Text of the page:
Use this URL to cite or link to this record in EThOS: http://ethos.bl.uk/OrderDetails.do?uin=uk.bl.ethos.530710
Title: The development of Virginia Woolf's late cultural criticism, 1930-1941
Author: Wood, Alice
Awarding Body: De Montfort University
Current Institution: De Montfort University
Date of Award: 2010
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Abstract:
This thesis explores the development of Virginia Woolf’s late cultural criticism. While contemporary scholars commonly observe that Woolf shifted her intellectual focus from modernist fiction to cultural criticism in the 1930s, there has been little sustained examination of why and how Woolf’s late cultural criticism evolved during 1930-1941. This thesis aims to contribute just such an investigation to field. My approach here fuses a feminist-historicist approach with the methodology of genetic criticism (critique génétique), a French school of textual studies that traces the evolution of literary works through their compositional histories. Reading across published and unpublished texts in Woolf’s oeuvre, my genetic, feminist-historicist analysis of Woolf emphasises that her late cultural criticism developed from her early feminist politics and dissident aesthetic stance as well as in response to the tempestuous historical circumstances of 1930-1941. As a prelude to my investigation of Woolf’s late output, Chapter 1 traces the genesis of Woolf’s cultural criticism in her early biographical writings. Chapter 2 then scrutinises Woolf’s late turn to cultural criticism through six essays she produced for Good Housekeeping in 1931. Chapter 3 surveys the evolution of Woolf’s critique of patriarchy in Three Guineas (1938) through the voluminous pre-publication documents that link this innovative feminist-pacifist pamphlet to The Years (1937). Finally, Chapter 4 outlines how Woolf’s last novel, Between the Acts (1941), fuses fiction with cultural criticism to debate art’s social role in times of national crisis. The close relationship between formal and political radicalism in Woolf’s late cultural criticism, I conclude, undermines the integrity of viewing Woolf’s oeuvre in two distinct phases –the modernist 1920s and the socially-engaged 1930s – and suggests the danger of using such labels in wider narratives of interwar literature. Woolf’s late cultural criticism, this thesis argues, developed from rather than rejected her earlier experimentalism.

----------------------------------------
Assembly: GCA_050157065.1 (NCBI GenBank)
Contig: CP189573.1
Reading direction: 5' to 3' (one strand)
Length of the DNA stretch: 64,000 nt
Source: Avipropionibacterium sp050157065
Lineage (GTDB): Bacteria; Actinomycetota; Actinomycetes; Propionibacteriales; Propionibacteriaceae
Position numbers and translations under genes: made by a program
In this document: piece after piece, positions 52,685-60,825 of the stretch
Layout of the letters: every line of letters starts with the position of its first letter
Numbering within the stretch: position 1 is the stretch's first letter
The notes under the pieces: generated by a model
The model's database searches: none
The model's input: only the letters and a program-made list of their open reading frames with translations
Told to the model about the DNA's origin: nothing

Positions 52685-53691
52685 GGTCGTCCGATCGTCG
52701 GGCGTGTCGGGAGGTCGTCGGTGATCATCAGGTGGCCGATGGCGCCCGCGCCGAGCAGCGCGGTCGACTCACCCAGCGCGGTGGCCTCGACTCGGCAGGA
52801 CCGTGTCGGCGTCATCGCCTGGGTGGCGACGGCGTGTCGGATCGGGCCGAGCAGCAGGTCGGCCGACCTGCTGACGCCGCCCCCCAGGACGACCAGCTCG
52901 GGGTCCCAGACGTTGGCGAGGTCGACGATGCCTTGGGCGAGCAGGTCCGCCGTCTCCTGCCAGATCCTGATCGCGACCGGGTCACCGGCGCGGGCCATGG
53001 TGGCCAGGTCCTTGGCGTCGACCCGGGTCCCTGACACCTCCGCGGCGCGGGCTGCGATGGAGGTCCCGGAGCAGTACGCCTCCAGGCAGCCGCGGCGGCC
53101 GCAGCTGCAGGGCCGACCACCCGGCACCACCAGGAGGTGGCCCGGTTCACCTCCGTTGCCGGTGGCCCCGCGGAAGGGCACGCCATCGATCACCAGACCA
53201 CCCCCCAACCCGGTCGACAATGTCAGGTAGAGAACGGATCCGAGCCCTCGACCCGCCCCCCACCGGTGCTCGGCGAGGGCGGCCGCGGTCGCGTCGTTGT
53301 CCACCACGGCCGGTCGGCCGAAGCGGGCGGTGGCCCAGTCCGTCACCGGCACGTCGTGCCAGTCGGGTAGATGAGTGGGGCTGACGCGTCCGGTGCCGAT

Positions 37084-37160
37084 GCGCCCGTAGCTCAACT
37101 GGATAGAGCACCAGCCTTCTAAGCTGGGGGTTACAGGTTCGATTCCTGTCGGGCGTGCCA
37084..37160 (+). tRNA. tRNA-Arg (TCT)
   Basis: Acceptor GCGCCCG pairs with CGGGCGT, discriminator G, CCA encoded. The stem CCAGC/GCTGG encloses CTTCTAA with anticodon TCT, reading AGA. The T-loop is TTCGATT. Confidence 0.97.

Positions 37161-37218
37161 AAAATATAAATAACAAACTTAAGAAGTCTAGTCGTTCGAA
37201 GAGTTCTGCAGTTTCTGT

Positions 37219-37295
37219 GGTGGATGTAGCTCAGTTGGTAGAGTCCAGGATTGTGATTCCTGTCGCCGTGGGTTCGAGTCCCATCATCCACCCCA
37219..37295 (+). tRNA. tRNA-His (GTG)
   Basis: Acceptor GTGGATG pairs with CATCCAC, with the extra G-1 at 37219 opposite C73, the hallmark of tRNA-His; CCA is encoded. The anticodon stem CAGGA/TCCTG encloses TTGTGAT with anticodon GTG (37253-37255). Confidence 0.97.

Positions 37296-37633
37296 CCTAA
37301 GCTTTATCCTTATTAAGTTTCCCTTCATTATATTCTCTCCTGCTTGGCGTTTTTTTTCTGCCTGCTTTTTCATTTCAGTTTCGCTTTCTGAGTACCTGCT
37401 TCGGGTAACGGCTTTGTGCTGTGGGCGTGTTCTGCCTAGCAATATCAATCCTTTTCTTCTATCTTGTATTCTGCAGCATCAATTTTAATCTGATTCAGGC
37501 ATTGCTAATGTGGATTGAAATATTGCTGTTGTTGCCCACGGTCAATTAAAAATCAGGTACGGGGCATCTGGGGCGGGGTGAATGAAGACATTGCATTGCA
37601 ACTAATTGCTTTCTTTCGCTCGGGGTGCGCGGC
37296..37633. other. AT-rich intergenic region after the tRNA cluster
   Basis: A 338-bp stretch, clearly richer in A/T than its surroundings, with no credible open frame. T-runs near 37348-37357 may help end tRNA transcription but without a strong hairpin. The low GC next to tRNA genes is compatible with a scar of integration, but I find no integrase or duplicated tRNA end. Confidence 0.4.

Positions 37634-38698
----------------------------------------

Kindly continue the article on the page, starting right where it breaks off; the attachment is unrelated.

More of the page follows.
Supervisor: Not available Sponsor: Not available
Qualification Name: Thesis (Ph.D.) Qualification Level: Doctoral
EThOS ID: uk.bl.ethos.530710  DOI: Not available
Keywords: Virginia Woolf ; modernism ; genetic criticism ; cultural criticism ; 1930s literature
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